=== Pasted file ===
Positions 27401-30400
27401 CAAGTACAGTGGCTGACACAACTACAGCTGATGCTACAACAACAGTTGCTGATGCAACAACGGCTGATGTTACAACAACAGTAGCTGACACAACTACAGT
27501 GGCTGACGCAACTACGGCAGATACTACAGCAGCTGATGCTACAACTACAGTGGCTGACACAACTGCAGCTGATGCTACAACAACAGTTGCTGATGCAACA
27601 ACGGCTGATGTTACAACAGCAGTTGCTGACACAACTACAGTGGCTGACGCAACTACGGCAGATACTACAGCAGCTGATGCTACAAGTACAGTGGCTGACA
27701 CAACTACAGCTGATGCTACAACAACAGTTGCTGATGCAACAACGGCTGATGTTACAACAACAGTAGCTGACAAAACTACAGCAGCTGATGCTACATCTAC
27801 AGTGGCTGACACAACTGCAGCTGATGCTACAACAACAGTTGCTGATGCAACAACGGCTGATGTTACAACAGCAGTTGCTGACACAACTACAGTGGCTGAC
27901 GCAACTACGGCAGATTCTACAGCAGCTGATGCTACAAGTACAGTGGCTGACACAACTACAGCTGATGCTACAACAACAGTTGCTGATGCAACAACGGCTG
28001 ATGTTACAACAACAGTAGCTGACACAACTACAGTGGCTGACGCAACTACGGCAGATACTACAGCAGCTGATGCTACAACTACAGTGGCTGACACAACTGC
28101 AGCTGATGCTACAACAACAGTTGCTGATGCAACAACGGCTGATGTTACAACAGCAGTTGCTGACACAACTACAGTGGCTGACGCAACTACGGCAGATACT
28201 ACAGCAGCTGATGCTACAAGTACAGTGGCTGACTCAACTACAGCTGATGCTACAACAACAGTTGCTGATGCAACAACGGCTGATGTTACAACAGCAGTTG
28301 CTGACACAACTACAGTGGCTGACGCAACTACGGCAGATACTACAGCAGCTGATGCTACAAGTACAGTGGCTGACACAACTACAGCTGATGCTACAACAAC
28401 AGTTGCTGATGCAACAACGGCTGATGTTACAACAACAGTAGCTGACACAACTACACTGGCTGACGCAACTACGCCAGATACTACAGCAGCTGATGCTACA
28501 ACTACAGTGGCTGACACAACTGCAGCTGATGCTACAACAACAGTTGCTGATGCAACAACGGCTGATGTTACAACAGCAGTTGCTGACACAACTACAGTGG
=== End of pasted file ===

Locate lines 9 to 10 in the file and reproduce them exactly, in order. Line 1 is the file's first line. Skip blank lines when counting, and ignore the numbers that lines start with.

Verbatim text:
28101 AGCTGATGCTACAACAACAGTTGCTGATGCAACAACGGCTGATGTTACAACAGCAGTTGCTGACACAACTACAGTGGCTGACGCAACTACGGCAGATACT
28201 ACAGCAGCTGATGCTACAAGTACAGTGGCTGACTCAACTACAGCTGATGCTACAACAACAGTTGCTGATGCAACAACGGCTGATGTTACAACAGCAGTTG